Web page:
Whether you’re new in your job or you’re looking for new ideas and perspectives, your best source of insights is available to you at no charge.
And you need no one’s approval to seek it.
Here’s how it works, in a nutshell:
You contact potential buyers of products or services like the ones your company offers.
Then you you ask them for their advice.
Let’s take a closer look.
1. On LinkedIn, you identify people who fit your ideal customer profile and your buyer persona.
You contact about 30 of them using LinkedIn Inmail, LinkedIn messaging, or regular email.
2. You explain that you’re new in your role, and you’re looking for industry insights.
3. You ask them for 10 minutes to share their advice.
You promise them these things:
- It will not be a sales call.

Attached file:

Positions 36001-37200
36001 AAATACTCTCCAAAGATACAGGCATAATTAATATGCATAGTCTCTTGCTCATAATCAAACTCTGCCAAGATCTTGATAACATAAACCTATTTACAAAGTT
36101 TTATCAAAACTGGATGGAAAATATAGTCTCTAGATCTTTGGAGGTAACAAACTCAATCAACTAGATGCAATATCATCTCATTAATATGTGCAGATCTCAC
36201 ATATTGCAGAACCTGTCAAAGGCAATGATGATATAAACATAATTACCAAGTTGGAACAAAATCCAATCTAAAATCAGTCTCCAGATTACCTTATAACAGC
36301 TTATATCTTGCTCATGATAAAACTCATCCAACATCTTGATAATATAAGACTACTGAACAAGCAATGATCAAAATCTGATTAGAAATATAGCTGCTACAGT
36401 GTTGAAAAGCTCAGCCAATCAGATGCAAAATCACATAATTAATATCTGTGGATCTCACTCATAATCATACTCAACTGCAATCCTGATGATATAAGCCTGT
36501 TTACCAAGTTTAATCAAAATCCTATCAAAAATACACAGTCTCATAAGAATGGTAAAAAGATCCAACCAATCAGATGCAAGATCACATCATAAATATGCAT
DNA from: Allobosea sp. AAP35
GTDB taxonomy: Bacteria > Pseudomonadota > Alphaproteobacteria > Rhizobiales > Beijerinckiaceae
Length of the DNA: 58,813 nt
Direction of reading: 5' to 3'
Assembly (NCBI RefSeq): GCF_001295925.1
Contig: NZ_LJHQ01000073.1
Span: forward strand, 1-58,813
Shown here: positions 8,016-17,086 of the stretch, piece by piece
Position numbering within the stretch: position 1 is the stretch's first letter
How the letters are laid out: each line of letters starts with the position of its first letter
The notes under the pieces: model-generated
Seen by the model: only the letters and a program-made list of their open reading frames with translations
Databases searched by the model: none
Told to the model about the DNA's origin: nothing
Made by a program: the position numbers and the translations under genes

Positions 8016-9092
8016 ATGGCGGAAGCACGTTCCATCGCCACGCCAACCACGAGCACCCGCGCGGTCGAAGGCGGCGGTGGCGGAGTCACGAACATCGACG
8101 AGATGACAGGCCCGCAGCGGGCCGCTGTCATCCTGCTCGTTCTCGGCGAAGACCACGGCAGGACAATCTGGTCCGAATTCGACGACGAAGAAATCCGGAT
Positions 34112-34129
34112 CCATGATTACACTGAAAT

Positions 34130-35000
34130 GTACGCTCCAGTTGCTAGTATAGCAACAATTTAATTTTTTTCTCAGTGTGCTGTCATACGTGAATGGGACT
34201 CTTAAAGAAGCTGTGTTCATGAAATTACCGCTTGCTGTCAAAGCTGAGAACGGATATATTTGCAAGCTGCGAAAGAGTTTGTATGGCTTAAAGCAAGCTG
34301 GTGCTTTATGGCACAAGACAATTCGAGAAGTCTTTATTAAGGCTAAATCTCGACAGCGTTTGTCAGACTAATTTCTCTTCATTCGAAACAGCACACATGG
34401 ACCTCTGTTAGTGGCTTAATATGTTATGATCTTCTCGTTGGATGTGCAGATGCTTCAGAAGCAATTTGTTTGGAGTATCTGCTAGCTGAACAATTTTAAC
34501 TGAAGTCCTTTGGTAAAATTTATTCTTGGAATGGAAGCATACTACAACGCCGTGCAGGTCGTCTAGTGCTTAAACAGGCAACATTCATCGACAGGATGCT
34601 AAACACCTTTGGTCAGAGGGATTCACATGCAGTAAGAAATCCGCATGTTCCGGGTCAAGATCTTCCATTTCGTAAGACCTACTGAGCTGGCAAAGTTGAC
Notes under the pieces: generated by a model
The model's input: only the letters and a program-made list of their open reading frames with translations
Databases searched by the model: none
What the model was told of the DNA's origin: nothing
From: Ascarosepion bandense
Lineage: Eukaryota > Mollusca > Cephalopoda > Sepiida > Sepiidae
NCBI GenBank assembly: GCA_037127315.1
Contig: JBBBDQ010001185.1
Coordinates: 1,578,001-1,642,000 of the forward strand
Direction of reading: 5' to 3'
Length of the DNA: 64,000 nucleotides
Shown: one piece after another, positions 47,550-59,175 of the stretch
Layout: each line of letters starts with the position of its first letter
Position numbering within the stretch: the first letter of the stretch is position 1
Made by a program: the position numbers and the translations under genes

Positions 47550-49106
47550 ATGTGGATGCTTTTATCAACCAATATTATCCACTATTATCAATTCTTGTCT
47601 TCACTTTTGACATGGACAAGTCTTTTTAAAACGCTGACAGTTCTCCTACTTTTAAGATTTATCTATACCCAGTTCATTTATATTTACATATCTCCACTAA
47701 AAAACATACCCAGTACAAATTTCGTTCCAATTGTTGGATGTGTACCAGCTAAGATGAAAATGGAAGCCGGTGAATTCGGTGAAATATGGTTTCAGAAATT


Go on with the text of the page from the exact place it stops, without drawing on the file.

- Under no circumstance will you talk about your product or service on this call.
- The call will not exceed 10 minutes.
3. You make appointments with the first 12 people who agree to talk.
4. During the call, you execute precisely according to your promise.
You ask for permission to record the call.
You ask them no more than 10 of your most burning questions. For example, you might ask “What would be the best way to approach you about an idea like this?”
You get transcripts made of your conversations. (You can get this done at no charge through a transcription service called Otter.ai. They offer a no-cost trial.)
Then you summarize what you’ve learned.
And you share your summary with your management or members of your team.
You don’t have to drop anything else to do this.
Work on it for as much time as you can give it – maybe a few hours a week.